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Thread June 13, 2015 editorial: comments

  • 8 replies
  • 6 participants
  • 1,471 views
  • 6 followers
Topic June 13, 2015 editorial: comments

What a Mess!

I’m not the most organized person in the world — far from it actually. Unfortunately for me, my home studio reflects that. The current incarnation of my studio is not even that old. It’s only been a couple of years since I moved to a new house, and in the process had to tear down my old setup and rebuild it in the new space.

When that occurred, I was bound and determined to make the setup less haphazard — less like a work in progress that’s constantly evolving — and more like a well-thought out recording space. I figured it wouldn’t be that hard, as I was setting up a studio with a lot less hardware than my previous one. Gone was the giant rack. Gone was the power amp. Gone were the outboard synth modules that had been sitting in the rack gathering dust, as well as the multiple patchbays that I used to connect everything together with.

Still, I do have some hardware that I was (and still am) using, like an audio interface, a summing box/monitor controller, a few mic preamps, a MIDI controller, and a couple of sets of monitors. And they all required cables: AC cables, audio cables, mic cables, MIDI cables, USB and FireWire cables, etc. I was determined to set the cables up the right way, with audio cables perpendicular to the power cables wherever possible to minimize signal interference. I even used a lot of cable ties and organizers, and labeled my cables.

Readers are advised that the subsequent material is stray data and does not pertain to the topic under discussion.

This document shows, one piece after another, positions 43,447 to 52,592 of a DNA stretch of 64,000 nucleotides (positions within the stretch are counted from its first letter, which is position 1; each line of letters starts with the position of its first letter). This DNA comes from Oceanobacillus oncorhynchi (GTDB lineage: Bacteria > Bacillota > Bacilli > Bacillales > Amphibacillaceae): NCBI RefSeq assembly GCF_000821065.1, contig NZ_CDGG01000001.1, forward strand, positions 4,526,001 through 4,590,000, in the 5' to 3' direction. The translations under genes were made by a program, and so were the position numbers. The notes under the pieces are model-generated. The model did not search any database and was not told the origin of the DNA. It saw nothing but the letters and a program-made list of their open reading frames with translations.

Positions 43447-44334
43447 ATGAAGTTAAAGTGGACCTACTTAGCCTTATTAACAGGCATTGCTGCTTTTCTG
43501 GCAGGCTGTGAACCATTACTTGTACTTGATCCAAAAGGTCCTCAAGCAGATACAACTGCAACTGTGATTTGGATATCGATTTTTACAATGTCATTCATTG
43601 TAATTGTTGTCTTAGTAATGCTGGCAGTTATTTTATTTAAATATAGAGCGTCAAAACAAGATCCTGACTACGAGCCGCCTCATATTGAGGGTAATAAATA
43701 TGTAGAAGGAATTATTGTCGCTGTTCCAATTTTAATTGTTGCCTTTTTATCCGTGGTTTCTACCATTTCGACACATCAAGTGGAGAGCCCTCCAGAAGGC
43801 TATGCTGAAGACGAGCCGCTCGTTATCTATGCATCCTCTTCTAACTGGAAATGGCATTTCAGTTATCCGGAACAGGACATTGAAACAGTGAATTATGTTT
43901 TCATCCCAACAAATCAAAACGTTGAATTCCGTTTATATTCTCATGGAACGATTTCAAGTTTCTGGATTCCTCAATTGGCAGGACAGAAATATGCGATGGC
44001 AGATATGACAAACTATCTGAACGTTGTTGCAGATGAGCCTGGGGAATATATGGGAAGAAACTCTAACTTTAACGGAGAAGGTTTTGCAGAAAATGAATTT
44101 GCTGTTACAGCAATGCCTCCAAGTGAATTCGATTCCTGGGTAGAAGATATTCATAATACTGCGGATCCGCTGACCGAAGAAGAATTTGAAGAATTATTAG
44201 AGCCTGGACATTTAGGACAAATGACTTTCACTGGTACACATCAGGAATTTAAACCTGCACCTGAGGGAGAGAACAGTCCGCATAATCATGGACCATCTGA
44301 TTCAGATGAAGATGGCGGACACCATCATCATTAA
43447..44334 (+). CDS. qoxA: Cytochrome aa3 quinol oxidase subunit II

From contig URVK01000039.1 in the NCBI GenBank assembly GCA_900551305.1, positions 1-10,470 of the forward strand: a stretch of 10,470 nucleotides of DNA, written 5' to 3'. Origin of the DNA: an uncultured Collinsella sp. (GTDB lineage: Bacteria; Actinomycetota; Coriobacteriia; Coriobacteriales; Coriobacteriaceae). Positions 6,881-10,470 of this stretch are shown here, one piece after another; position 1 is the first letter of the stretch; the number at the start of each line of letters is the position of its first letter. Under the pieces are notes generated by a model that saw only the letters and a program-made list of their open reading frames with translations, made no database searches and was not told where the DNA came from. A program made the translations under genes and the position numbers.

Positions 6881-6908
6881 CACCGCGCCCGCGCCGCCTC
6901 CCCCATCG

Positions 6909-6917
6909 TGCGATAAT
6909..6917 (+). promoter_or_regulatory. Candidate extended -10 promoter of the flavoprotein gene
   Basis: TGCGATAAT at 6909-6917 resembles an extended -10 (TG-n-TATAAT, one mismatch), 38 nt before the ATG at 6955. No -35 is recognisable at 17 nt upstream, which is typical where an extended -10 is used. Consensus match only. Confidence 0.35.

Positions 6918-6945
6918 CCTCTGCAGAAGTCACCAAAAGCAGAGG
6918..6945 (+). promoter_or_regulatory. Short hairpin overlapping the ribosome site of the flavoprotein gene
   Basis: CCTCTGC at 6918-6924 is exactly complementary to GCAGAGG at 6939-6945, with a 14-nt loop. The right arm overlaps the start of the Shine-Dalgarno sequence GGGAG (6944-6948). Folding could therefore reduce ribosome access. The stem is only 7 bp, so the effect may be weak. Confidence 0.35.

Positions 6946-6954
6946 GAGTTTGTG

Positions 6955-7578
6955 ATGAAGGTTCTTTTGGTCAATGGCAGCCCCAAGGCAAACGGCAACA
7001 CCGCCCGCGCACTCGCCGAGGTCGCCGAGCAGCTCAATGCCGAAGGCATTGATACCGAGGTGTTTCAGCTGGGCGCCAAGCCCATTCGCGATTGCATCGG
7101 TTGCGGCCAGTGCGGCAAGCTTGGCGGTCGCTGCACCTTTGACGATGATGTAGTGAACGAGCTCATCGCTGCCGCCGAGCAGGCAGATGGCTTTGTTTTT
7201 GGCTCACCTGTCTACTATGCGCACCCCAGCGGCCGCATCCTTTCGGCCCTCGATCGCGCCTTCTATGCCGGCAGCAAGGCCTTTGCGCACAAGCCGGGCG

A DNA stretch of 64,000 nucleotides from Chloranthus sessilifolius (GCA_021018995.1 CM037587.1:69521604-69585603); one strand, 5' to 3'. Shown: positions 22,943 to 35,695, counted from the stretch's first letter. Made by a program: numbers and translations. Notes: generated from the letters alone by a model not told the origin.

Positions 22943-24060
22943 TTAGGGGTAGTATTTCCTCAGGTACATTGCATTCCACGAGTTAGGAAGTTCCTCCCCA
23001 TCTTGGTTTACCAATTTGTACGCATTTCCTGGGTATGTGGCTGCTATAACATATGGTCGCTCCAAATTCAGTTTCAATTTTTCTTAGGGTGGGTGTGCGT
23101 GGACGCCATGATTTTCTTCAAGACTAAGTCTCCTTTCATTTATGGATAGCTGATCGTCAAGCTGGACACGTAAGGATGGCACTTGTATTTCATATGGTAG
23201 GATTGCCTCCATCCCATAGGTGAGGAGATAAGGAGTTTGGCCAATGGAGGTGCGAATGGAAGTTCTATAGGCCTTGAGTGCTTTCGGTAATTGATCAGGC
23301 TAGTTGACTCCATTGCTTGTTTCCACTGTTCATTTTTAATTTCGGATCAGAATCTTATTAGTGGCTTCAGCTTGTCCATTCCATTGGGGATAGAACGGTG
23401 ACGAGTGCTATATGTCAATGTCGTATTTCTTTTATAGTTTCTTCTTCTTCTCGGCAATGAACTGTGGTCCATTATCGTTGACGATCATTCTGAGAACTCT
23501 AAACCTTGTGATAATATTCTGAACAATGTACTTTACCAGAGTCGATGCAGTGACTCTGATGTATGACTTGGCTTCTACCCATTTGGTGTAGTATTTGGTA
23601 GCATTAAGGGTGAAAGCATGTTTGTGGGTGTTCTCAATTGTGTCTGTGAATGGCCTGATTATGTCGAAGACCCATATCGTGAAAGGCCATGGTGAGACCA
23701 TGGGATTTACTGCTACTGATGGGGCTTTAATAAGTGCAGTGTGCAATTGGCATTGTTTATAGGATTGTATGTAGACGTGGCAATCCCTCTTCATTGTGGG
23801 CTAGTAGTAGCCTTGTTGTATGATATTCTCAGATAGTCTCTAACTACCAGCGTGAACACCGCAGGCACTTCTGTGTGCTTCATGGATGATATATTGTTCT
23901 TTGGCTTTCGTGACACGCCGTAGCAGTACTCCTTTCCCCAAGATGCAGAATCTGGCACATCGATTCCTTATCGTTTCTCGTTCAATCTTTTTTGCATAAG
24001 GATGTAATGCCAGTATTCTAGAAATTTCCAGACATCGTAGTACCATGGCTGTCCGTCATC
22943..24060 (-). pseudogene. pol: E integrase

When I finished my new setup, I was pleased. Although it still didn’t have the perfect neatness of professionally installed studio, it looked a lot better than in its previous incarnation.

But alas, that didn’t last. The back of my rack now looks like a licorice spaghetti factory, and there are stray cables and small accessories all over the studio. For me, at least, being creative and being neat don’t go together very well. Part of my problem is that as a gear reviewer, I’m constantly setting up and taking down new equipment, and thus connecting and reconnecting stuff on the back side of the rack. But that’s just part of it, when I’m in the heat of a recording project, I’m pulling out instruments, setting up microphones, looking for capos or slides or 1/8”-to-1/4” adapters or whatever — and creating a mess in the process. Sure, I clean up when I’m done, but the level of organization seems to diminish incrementally over time.